Today is International Human Rights Day and on this special occasion I would like to share with you some words of an Op-Ed that the great Beninese singer Angélique Kidjo wrote. It was published in the New York times two weeks ago and you may read the whole text here. In the Op-ed Angélique Kidjo finds wonderful words to describe the beauty and power of music and how it can help to transform societies positively. She is advocating for freedom of expression for artists all over the globe as music can be a strong uniting factor in any given society.
Here some extracts. Find below a video of Angélique Kidjo’s great cover of Bob Marley‘s ‘Redemption Song‘ (Feat. Kuumba Choir Singers).
“The songs were stronger than speeches. Who will remember a politician’s speeches? But everyone can sing Bob Marley’s lines, “Emancipate yourselves from mental slavery.” The few political speeches that have made a mark in history — from Haile Selassie, Martin Luther King or John F. Kennedy — sound like songs! That is the power of music. The mix of melodies and words carries a message much more powerful than spoken ideas. Why? Maybe because when someone sings, truth speak directly to your heart.”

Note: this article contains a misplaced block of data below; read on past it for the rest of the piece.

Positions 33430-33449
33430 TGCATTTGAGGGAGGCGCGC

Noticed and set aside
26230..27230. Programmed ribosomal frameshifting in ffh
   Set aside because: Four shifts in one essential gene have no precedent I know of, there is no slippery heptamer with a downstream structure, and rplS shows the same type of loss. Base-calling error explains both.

“Music in itself is the expression of freedom, and in some parts of the world, the joy and liberty it invokes are unbearable. It is painful to think that in northern Mali, the land of Ali Farka Touré, and a region some believe is the birthplace of the blues, music is being completely silenced by militants who adhere to strict Islamic laws.
During my childhood in West Africa, music was part of daily life. Traditional musicians recounted our history and offered political and moral commentary. When they played, we would dance, sing, feeling the simple joy of being together. This is the strongest message music can carry today: do not listen to people telling us our cultures are irreconcilable and we can’t live together.“
Angélique Kidjo *-* ‘Redemption Song (Bob Marley cover)’ (Feat. Kuumba Choir Singers)